Lydia Powell, Distinguished Fellow and Head, Centre for Resources Management, Observer Research Foundation
With the launch of the India Gas Exchange (IGX) on June 15, 2020, will industry players check one box in their long wish list for the country’s natural gas industry? Perhaps, but not without some hesitation, as there are far too many uncertainties in the evolution of the exchange into a full-blown gas trading platform.
The IGX is an automated trading platform for imported liquefied natural gas (LNG) that will allow buyers and sellers to trade on spot and forward markets across three physical hubs – Dahej and Hazira in Gujarat and Kakinada in Andhra Pradesh.
Price discovery is through double-sided closed auctions in which members place buy or sell bids based on their customised requirements. The hope is that the IGX will generate clear signals for making rational economic decisions related to consumption and investments in the currently fragmented and relatively opaque gas sector.
There are strong tailwinds that the IGX can count on for growth. There is an intense policy push from the government with the stated goal of increasing the share of natural gas in India’s commercial energy basket from the current 6 per cent to 15 per cent by 2030. There is optimism over the government’s plans to gradually introduce pricing and marketing freedom for natural gas and rationalise pipeline tariffs to help garner a greater share of gas. There are also plans to increase the pipeline network from about 16,000 km to about 27,000 km in the next decade. By 2023, at least 20 million tonnes (mt) of additional LNG regasification capacity is expected to come on-stream.
There is a strong demand pull from low spot prices that are below $3 per million metric British thermal units (mmBtu) for Asian markets. Spot prices are now comparable to the regulated gas price of $2.39 per mmBtu set for domestic gas, making spot LNG attractive even for the most price sensitive buyer. Indian importers bought roughly half the LNG through spot trade in 2019 (Chart 1). LNG imports increased by 25 per cent in January 2020 as compared to the previous year and by a record 68 per cent in February 2020. The International Energy Agency projects that India will become the most attractive market for LNG after China with a 28 billion cubic metre (bcm) increase per year in the next five years as long as the government continues to implement progressive policies. Since 2014, the demand for natural has picked up primarily because of targeted policies to increase the use of piped natural gas as fuel for cooking and compressed natural gas as fuel for urban transport through city gas distribution (CGD) networks. In the period from 2014-15 to 2018-19, consumption of natural gas by the CGD sector increased by 13.6 per cent. Most of this growth was met by imported LNG, which has grown by over 11 per cent since 2014 (International Energy Forum [IEF] 2019). In the next ten years, the CGD segment can add about 250 mmscmd to consumption and make the biggest contribution (about 60 per cent) towards increasing the share of natural gas in India’s commercial energy basket (IEF 2019). There is optimism in the industry after the bidding rounds have been completed for 228 geographic areas (GAs) comprising 402 districts and covering 27 states in which 70 per cent of the country’s population lives. The new trading hub adds to the optimism as it will contribute to supply security.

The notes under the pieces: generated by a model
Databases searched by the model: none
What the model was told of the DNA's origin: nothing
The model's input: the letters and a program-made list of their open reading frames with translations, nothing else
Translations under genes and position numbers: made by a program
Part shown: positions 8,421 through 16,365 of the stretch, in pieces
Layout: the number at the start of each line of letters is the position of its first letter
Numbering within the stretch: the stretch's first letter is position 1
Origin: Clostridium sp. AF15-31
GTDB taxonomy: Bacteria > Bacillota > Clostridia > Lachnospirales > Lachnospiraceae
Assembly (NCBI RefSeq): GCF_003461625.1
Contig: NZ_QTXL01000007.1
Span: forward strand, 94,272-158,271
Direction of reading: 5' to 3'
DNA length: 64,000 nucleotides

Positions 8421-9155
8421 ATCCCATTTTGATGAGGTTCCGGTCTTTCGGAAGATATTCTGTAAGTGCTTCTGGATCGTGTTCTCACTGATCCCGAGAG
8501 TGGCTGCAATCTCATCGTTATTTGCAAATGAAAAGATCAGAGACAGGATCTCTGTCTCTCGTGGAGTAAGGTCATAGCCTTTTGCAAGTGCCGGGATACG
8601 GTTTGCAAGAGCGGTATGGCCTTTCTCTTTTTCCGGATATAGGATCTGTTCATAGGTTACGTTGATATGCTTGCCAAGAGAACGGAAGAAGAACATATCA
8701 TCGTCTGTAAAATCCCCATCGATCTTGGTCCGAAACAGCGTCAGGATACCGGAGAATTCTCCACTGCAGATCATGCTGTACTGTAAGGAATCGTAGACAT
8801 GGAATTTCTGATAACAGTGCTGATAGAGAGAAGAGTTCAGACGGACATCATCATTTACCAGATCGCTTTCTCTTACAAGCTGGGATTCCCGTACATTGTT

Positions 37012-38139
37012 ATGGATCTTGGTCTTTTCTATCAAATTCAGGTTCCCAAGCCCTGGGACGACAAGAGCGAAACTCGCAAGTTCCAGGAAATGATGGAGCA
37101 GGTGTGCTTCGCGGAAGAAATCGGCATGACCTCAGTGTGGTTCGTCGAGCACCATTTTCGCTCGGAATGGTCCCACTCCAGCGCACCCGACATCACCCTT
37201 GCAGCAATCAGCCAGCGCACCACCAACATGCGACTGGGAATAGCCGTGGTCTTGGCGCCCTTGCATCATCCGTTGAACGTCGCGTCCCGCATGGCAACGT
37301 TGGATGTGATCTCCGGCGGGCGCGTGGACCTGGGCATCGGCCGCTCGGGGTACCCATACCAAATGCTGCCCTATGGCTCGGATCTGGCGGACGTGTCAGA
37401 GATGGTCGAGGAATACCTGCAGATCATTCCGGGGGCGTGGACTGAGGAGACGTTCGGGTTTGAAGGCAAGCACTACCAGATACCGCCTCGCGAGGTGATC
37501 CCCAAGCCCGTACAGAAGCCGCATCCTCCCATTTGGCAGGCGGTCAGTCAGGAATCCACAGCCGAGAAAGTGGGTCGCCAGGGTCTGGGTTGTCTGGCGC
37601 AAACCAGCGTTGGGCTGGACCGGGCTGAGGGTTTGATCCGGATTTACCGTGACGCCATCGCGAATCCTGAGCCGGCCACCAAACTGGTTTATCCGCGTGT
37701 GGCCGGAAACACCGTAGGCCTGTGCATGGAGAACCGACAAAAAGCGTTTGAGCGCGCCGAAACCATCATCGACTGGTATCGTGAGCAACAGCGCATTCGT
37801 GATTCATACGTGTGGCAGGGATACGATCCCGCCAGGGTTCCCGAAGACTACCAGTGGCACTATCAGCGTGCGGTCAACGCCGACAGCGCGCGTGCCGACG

The IGX is definitely a bold initiative by the Indian Energy Exchange even though it is short on many of the prerequisites of a typical gas-trading hub in terms of supply, demand, infrastructure and price. Unlike other mature gas hubs through which multiple sources of gas supply (domestic production, cross border pipeline gas and LNG) flow, the IGX will focus only on spot LNG shipments for now. Government policy will continue to direct the flow and pricing of most of the domestic gas output, which accounts for about 47 per cent of the total consumption.